Andrew Kitchenman, Alaska Public Media & KTOO - Juneau
It’s the fourth time in the past month that the state has a new daily high.
The lawsuit alleges that changes that Governor Dunleavy made to a relief plan approved by the legislature are unconstitional.
State will mail absentee ballot applications to seniors. Critics say that makes ballot access unequal.
Some lawmakers and advocates have raised concerns that not sending absentee applications to all voters will make it harder for younger and minority voters to send in their ballots. Those demographics tend to vote Democratic.
“The events of the past few months and the moment our nation is currently in has shown an urgent need for history to be more thoroughly understood,” said Sen. Elvi Gray-Jackson.
Changes loosened the rules, but some businesses still won't qualify for state funding because they received federal funds.
The difference between the $992 and the $1000 that the legislature approved is due to a higher than expected amount being set aside to cover other costs paid for out of the dividend funding.
With 24 new cases reported on Thursday, Alaska has more active cases than it ever has, though hospital and ventilator capacity has also increased.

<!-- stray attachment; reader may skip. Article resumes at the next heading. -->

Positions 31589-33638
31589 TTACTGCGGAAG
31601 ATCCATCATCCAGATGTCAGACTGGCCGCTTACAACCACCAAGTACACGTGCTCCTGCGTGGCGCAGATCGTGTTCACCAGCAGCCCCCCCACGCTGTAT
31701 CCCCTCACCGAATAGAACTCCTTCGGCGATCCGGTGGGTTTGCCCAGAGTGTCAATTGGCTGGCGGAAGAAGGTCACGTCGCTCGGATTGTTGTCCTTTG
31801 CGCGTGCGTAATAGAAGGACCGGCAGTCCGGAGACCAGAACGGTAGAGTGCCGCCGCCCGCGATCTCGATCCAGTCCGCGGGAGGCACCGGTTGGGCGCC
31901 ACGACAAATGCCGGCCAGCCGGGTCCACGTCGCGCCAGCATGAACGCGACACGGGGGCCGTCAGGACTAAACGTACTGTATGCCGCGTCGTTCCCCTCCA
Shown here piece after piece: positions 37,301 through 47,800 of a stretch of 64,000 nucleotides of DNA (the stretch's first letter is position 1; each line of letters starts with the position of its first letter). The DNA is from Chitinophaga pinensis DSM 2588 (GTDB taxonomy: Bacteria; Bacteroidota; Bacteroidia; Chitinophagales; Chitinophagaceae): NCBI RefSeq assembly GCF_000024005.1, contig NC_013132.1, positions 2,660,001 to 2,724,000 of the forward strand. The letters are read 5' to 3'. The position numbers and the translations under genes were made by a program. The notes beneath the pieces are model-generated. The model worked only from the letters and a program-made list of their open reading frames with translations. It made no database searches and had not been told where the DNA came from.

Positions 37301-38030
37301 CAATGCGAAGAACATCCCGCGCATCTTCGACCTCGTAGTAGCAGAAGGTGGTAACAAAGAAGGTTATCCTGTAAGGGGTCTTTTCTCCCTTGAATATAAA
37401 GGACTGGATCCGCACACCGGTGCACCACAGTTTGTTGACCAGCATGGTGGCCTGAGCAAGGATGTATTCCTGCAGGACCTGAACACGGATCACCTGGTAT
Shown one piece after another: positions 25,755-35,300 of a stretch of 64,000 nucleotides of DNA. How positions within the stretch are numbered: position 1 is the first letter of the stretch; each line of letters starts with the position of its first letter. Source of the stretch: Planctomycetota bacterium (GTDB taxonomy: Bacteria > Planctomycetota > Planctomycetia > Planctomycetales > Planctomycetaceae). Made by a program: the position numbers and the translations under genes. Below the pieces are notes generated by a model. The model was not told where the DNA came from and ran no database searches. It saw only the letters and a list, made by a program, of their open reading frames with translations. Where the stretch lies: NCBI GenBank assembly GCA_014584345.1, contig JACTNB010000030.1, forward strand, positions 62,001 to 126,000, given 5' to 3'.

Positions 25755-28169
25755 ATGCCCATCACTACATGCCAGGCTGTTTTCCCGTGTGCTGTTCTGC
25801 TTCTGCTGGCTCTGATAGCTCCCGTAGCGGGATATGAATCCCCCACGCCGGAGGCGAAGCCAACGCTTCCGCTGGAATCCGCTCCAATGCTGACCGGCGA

Dunleavy didn’t list specific changes he would advocate, but said he expects ideas to come from conversations between Alaskans.
State law allows parties ballot access if they get 3% of the vote in the most recent statewide general election, but the party contends ballot access should be a constitutional right.
With health care spending down 60% from May, some hospitals are struggling to survive.
The four justices sitting on the Alaska Supreme Court released a letter on Friday committing themselves to making the court an accessible and impartial forum.
The state says that even for travelers who receive a test at the airport, they should take a second test a week to 14 days later.
“I’m proud of Alaskans who may not go to the get togethers are still in support of our free speech.”
Alaska to replace 14-day quarantine with testing, preferably in advance but also offered at airports
Gov. Dunleavy is ending Alaska's 14-day quarantine. Instead, visitors and returning Alaskans will be asked to take a test within 72 hours of boarding an Alaska-bound flight.
The Legislature already passed a $1000 dividend to be paid in July. Now Dunleavy wants a second payout, which he said will help Alaskans have the cash they need to keep the economy going.
The four people on board the plane survived, but reported injuries.
Lawmakers met on Wednesday to hear from health care providers and labor leaders about their concerns as workplaces in Alaska reopen.
The Senate overwhelmingly passed the bill to distribute over $1.1 billion in funding after the House adjourned
State law prohibits the use of state facilities for partisan political purposes, except to discuss political strategy or use communications equipment, as long as there is no charge to the state.